Study tips: conflict of interest

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It’s a typical Monday morning and you’re working through your inbox. 

After a couple of routine emails you open one from a client asking you to represent their accounts department during some legal proceedings against another company for breach of contract. As you read further it becomes apparent that the company your client is taking to court is also one of your clients and you instantly realise this is going to put you in a difficult position. To make matters more complicated, you notice a little further down your inbox list, an email from the client being pursued for breach also asking for your representation. At this point, your Monday is no longer typical as you find yourself in a situation which has the potential to give rise to a conflict of interest.

AAT’s Code of Professional Ethics contains a section on conflicts of interest which is designed to help AAT members decide what to do when there is a conflict between their own interests and those of a client or as in the example above, between the interests of two clients. The Code also contains a conceptual framework that requires its members to uphold five fundamental principles, review situations to see if they pose any threats to those principles and if they do, apply suitable safeguards to either eliminate the threats or reduce them to an acceptable level.

Combining the application of the framework’s principles-threats-safeguards model, with the guidance on conflicts of interest will enable members to make the best ethical choices in difficult situations.

Each conflict of interest that arises will be different. This potentially vast range of circumstances has resulted in AAT adopting a principles-based code rather than a rules-based one. This means each situation needs to be analysed individually, and that the resulting actions will vary.

Let’s analyse Monday’s events and see what action, if any, should be taken.

Is there a conflict of interest?

Specifically, are your interests at odds with the interests of your client or is there a conflict between the interests of two of your clients?

The answer in this case is yes. Therefore, the conceptual framework requires you to go on and ask yourself: does the situation in any way threaten your professional behaviour, professional competence and due care, confidentiality, integrity or objectivity?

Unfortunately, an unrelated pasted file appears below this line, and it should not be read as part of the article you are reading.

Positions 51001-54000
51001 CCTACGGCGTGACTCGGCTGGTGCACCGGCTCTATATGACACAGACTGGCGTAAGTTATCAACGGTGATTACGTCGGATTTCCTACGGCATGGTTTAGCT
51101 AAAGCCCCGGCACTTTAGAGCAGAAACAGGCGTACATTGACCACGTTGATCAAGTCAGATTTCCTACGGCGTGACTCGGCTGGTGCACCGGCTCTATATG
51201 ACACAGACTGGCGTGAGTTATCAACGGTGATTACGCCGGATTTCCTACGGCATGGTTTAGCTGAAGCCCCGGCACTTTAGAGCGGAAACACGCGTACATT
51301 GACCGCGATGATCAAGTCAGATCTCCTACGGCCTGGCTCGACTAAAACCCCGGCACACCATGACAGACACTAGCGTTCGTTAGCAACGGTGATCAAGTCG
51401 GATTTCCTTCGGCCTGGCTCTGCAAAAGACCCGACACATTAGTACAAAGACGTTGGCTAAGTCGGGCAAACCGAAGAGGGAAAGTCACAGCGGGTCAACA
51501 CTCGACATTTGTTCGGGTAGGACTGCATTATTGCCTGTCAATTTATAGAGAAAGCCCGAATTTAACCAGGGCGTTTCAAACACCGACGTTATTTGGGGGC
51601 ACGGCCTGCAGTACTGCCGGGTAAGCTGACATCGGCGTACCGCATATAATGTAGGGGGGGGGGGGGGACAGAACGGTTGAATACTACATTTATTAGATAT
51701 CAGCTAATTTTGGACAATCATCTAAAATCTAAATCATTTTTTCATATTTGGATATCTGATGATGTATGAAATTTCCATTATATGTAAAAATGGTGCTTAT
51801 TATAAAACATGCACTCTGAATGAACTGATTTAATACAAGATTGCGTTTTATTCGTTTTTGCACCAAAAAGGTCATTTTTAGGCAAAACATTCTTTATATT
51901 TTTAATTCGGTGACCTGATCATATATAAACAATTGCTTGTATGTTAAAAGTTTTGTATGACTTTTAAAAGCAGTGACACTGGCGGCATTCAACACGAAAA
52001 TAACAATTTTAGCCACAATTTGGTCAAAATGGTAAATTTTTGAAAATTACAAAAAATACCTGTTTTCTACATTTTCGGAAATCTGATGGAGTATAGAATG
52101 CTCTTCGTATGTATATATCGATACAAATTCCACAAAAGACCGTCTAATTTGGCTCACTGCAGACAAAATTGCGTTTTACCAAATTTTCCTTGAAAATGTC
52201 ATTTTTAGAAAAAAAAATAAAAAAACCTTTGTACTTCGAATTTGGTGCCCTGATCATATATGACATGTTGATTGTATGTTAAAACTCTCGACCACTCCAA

In our scenario both the fundamental principles of confidentiality and objectivity are at risk. You will have access to confidential information about both clients, which could be used to the advantage of the other if it were to be disclosed. You also have to act in the best interest of each client and not compromise your professional judgement, in order to maintain your objectivity. In these new circumstances this would become very challenging as they are on opposite sides of a legal dispute.

As threats to the fundamental principles exist, the next step is to use the guidance about conflicts of interest in the Code, along with your professional judgement and decide what safeguards are needed.

The first thing to do is escalate the matter and tell your manager. Your firm can decide how they would like to handle the situation. Let’s suppose both clients are long standing and are good accounts that the company would like to keep. In this case, the appropriate safeguard is to inform each client of the conflict of interest and see if they would consent for your company to act for both parties, assuming sufficient safeguards are put in place.

Asking for consent doesn’t mean that clients will always offer it. If it is withheld you could try increasing the safeguards to secure consent but if that doesn’t work then you may end up declining an offer or terminating a relationship with a client. Let’s say in our scenario both clients give their consent.

Next steps

Now you have to check whether the safeguard of consent eliminates all the threats or reduces them to acceptable levels.

If the answer is yes, then you are in a position to start work and monitor the situation periodically.

However, if the answer is no then you must evaluate the situation further and see if there are any additional safeguards that could be implemented.

Whilst obtaining consent from both the clients involved is paramount, in this case it would not be sufficient in itself to eliminate the threats to the principles of confidentiality or objectivity.  Therefore further safeguards would be needed.

  1. Assign totally separate engagement teams to each client, reporting to different managers
  2. Ensure those teams are physically separated within the company’s premises
  3. Draw up clear codes of conduct for team members regarding security and confidentiality
  4. Ensure the data relating to each client is filed confidentially and securely within the company with access restricted to the relevant team.

Final checks

You have to double check whether all the safeguards now eliminate the threats or reduce them to acceptable levels. If the answer is yes, then you are in a position to start work and monitor the situation periodically.

However, if the answer is still no then you must evaluate again and consider removing yourself from the situation as the ultimate safeguard to eliminate threats to the fundamental principles created by the conflict of interest.

Monday’s situation has been resolved though. By applying the conceptual framework in conjunction with AAT’s guidance about what to do in a situation that poses a conflict of interest, the safeguard of consent and the additional measures reduce the threats to confidentiality and objectivity to acceptable levels.

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Gill Myers is a self-employed accounts consultant. She has taught AAT qualifications since 2005 and written numerous articles and e-learning resources.

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